What is this reconciliation?  In banking terms, we think of reconciliation as making sure the deposits and the expenditures are all accounted for and their totals correspond; that is, they balance with each other.

When it comes to spiritual reconciliation there is no balancing.  In fact, the amount credited to an account far exceeds the debits, which by the way, are not counted.  We can think of sins as being debits and God’s grace as the credited deposit.  And when our Heavenly Father does the crediting it is always completely lopsided in favor of the credit.  Paul defines it this way:  “…In Christ God was reconciling the world to Himself, not counting their trespasses against them…”  God in His love for sinners credits Jesus’ perfect righteousness to our accounts far surpassing the debit balance of even the gravest of sinners. 

In His love for us sinners, already before mankind sinned our Father applied Jesus’ righteousness to our accounts and then discounted the debits of our sins.  Now, that is love!

Notice that it is always God Who reconciles us to Himself and not God reconciling Himself to us.  Like the Father in the parable it was the son who sinned and needed to be reconciled to His loving Father.  The Father had done nothing wrong.  He had only loved His Son.  No reconciling was needed on his part.  The son was reconciled to his father when he simply came to his senses and was willing to confess his sin and lack of appreciation for his father love and sacrifice and be wrapped in His father’s love.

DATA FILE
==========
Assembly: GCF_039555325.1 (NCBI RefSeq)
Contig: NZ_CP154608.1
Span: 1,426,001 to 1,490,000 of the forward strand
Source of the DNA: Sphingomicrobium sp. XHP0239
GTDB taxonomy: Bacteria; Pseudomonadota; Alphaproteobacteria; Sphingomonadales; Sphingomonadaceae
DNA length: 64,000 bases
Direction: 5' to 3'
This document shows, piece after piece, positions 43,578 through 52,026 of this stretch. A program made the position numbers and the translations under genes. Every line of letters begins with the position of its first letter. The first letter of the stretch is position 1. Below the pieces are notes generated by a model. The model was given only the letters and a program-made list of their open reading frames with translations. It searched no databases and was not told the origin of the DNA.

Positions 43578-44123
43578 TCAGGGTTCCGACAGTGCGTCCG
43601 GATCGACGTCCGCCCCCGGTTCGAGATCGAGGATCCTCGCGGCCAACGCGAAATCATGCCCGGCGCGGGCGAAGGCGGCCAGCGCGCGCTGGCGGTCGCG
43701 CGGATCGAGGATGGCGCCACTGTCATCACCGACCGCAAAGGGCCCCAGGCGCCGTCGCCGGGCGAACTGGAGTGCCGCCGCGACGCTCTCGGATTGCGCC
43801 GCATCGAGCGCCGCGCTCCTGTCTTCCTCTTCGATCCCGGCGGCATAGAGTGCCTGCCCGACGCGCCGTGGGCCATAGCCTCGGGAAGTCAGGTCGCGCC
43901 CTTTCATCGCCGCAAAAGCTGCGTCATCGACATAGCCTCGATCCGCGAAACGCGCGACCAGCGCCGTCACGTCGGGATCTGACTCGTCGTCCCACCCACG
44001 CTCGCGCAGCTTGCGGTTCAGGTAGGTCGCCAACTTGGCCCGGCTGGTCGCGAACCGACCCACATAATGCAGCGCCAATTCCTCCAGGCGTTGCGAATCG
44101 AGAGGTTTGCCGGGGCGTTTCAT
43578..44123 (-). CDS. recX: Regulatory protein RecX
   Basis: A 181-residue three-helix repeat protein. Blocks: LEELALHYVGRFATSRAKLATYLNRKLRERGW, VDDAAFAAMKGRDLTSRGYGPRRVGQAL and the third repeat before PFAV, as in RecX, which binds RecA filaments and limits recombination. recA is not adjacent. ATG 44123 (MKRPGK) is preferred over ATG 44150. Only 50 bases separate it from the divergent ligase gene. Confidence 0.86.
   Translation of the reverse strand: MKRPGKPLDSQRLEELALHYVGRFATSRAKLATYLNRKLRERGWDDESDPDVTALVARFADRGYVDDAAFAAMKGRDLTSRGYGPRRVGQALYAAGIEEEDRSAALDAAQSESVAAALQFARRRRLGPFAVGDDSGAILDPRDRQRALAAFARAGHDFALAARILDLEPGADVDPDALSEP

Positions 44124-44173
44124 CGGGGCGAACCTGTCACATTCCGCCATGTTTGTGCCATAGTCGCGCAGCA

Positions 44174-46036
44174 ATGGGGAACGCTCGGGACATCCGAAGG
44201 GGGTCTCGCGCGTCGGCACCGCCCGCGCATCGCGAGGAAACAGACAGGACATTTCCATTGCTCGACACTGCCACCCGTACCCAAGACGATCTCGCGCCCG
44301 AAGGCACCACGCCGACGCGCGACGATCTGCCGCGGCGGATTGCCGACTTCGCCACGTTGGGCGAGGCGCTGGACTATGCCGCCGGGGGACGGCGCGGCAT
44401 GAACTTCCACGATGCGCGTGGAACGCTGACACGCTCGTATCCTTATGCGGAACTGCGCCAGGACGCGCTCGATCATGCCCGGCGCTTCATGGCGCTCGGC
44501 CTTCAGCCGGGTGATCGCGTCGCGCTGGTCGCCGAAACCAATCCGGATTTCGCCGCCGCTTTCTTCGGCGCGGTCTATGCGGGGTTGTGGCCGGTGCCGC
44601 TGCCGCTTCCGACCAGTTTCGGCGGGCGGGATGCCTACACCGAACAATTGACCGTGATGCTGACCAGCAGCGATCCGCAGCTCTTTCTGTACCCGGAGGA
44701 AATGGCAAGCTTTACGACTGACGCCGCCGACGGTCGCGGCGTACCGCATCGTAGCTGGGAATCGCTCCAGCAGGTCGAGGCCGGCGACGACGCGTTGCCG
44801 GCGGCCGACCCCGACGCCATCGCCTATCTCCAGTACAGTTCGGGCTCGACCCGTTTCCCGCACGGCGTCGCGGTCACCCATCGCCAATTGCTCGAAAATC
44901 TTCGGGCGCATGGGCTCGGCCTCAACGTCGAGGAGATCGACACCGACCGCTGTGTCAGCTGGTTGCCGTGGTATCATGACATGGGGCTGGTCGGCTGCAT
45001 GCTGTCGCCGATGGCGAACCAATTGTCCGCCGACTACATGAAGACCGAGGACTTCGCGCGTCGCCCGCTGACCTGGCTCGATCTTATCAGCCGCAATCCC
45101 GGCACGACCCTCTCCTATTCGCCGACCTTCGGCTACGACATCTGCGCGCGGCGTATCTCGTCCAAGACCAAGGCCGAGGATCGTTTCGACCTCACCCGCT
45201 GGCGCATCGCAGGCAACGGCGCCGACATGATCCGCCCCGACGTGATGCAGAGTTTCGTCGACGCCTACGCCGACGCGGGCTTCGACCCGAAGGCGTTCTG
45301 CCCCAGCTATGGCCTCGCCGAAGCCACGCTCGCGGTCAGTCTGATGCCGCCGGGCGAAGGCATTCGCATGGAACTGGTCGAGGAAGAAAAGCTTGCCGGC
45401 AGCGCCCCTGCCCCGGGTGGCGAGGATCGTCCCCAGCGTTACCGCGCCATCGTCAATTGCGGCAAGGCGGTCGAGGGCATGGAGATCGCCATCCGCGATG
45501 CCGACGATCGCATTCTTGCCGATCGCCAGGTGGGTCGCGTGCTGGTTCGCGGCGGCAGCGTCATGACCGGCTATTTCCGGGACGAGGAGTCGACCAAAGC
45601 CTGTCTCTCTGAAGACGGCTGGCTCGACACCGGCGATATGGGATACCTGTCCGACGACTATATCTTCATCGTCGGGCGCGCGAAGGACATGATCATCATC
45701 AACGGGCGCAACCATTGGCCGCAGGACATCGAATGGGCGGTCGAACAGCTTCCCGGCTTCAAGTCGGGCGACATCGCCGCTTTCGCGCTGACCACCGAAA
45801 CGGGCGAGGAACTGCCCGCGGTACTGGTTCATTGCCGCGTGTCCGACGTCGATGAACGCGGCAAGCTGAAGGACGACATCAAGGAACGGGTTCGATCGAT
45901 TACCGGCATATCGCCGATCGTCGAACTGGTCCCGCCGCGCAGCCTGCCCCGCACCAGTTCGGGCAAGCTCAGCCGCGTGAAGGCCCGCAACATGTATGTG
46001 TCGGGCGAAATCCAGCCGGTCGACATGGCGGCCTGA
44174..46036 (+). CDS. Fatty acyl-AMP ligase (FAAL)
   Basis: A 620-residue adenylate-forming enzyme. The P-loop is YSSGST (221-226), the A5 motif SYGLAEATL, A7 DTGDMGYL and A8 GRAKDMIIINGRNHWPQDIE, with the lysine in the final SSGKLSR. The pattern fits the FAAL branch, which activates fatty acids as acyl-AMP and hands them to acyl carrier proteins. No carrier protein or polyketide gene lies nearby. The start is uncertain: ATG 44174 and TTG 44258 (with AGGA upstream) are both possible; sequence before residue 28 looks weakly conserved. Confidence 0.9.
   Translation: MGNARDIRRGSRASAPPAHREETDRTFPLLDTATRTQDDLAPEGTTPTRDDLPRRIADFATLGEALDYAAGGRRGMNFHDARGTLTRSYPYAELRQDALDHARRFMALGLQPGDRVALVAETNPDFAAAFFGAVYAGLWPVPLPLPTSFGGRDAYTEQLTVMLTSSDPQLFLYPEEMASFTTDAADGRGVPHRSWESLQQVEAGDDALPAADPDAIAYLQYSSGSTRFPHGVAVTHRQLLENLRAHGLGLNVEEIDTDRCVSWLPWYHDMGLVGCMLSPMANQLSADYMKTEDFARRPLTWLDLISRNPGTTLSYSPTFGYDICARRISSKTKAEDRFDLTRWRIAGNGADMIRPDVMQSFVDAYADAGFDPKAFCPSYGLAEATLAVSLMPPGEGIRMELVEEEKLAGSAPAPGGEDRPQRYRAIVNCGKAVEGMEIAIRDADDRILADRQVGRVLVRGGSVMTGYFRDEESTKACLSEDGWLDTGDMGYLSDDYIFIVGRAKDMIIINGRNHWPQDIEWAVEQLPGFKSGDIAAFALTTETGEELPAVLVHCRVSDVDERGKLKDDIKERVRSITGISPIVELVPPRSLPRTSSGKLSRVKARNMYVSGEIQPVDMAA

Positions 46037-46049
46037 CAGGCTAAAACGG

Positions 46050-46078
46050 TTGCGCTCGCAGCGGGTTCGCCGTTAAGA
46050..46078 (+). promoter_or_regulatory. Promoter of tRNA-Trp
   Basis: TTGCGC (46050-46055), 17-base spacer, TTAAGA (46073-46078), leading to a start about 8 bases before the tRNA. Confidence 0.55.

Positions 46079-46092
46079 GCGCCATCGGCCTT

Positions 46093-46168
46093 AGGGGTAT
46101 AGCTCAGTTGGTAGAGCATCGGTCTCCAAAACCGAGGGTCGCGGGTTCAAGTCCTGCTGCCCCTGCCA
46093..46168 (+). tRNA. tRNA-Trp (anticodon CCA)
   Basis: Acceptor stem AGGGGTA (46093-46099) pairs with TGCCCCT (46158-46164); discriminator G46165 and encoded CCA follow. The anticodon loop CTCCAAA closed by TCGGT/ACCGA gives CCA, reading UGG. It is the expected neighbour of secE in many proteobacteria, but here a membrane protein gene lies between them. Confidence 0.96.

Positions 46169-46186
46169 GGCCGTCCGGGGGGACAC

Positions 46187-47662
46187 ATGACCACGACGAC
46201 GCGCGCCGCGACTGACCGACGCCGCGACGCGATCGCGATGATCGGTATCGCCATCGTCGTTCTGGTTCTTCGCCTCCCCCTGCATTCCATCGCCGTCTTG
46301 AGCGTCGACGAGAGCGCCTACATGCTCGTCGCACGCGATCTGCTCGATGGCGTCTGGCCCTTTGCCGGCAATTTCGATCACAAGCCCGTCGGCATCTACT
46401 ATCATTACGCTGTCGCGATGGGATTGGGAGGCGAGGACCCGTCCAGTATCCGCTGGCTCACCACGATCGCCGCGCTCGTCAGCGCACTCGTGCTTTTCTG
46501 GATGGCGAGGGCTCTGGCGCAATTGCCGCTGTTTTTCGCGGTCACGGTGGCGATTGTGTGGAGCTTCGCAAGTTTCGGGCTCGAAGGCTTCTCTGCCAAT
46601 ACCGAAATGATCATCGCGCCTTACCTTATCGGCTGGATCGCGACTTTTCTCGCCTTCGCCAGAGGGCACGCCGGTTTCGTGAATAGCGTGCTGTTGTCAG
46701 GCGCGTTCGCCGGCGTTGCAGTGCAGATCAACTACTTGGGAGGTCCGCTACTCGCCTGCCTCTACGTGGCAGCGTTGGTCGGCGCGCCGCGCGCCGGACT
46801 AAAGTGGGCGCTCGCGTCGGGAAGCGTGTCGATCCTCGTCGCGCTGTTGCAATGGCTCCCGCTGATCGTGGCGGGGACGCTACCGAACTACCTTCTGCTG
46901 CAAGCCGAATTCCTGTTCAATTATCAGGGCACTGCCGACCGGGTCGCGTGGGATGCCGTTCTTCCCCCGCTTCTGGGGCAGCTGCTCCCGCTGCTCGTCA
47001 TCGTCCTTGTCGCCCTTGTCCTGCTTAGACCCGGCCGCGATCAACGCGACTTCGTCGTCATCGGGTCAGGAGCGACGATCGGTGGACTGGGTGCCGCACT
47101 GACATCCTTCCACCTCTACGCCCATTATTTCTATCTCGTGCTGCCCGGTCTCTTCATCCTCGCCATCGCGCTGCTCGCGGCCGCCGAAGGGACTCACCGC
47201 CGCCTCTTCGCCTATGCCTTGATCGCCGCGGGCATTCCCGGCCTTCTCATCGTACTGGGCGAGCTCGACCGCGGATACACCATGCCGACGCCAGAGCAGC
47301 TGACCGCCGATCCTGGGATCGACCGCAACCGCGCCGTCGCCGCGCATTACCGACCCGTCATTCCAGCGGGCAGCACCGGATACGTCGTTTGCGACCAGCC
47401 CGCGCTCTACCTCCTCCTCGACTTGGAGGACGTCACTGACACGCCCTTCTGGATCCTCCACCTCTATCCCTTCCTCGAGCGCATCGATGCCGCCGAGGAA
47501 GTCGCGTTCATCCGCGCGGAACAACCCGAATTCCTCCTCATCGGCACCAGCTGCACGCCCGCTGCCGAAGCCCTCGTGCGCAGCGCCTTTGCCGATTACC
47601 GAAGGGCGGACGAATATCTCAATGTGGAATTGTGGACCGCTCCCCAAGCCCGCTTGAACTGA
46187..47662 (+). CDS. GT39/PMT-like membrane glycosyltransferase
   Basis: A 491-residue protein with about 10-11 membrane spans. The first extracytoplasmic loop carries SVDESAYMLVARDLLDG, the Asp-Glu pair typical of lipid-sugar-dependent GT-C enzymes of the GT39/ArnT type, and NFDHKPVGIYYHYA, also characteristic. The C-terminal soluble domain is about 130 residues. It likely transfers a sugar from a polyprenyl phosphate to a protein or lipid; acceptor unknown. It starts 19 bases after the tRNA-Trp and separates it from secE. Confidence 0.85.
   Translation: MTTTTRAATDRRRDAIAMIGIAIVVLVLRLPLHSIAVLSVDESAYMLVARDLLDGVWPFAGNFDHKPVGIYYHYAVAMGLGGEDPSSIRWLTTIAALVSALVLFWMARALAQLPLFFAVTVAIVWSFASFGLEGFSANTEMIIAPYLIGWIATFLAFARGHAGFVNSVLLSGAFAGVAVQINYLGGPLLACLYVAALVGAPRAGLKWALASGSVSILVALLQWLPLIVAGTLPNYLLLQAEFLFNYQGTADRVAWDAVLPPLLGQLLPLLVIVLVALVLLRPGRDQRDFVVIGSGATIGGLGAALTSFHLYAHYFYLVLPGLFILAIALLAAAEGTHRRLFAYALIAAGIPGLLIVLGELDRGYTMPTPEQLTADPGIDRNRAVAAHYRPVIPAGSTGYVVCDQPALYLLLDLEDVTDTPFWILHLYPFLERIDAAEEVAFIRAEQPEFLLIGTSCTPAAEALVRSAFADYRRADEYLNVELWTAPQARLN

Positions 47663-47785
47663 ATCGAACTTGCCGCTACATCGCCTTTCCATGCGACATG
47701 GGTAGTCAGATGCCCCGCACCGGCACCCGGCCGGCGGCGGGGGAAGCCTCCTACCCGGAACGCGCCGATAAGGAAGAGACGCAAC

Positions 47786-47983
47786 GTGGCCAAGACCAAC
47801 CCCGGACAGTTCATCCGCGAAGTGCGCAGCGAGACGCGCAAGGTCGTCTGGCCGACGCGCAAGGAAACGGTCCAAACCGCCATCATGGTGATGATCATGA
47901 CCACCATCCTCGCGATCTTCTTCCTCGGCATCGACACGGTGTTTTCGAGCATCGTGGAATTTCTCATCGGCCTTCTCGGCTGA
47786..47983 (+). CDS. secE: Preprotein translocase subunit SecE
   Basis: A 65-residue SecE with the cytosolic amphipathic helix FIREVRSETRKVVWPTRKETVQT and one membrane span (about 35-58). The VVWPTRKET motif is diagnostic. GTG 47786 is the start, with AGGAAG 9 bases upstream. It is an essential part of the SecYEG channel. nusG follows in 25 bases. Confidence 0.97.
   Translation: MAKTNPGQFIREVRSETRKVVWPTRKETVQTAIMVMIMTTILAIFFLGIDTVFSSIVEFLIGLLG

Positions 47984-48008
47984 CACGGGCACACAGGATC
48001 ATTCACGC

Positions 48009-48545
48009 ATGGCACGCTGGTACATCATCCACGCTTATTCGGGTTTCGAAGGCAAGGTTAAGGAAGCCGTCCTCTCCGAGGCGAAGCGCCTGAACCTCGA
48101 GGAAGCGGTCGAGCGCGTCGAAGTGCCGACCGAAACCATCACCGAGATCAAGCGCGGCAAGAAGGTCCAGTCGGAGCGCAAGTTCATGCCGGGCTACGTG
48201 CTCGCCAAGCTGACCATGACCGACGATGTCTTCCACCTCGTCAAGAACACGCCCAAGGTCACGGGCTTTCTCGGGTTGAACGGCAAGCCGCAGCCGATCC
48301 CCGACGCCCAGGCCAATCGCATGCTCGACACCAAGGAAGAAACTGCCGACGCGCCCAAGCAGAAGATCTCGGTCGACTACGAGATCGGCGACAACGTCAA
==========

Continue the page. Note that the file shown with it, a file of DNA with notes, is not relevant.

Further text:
So it is with God.  “It is not God who is changed but God who changes men… He needed no reconciling, nothing to change Him, for He is love—why should He change… God reconciled us to Himself  ‘through Christ’… God is always the agent, men are always the object.” (Lenski, p. 1047). 

Just as God changed you and me, made us “new creations” by reconciling us to God in Jesus Christ, bringing us to repentance and faith and giving us the vision to see all things in the world as He sees them, so in His love He desires the same for all those He has redeemed in the blood of His Son.  He desires all people to likewise be “reconciled to Him” and enjoy the fruits of His love as we do. Accordingly, God gave first to His apostles and then to us as the church through them His “ministry of reconciliation” (v. 18).  God is continuing, then, to make His appeal to this divided world through us as we proclaim to all:  “We implore you on behalf of Christ, be reconciled to God.  For our sake God made Jesus to be sin who knew no sin, so that in Him we might become the righteousness of God”  (v. 21).

Here’s our purpose in this world to bring it true unity and peace.  Instead of bemoaning it and everyone in it, just imagine how different our world would be if we continue to see our fellow citizens as those redeemed in the blood of Christ and they would heed our call to be reconciled to God!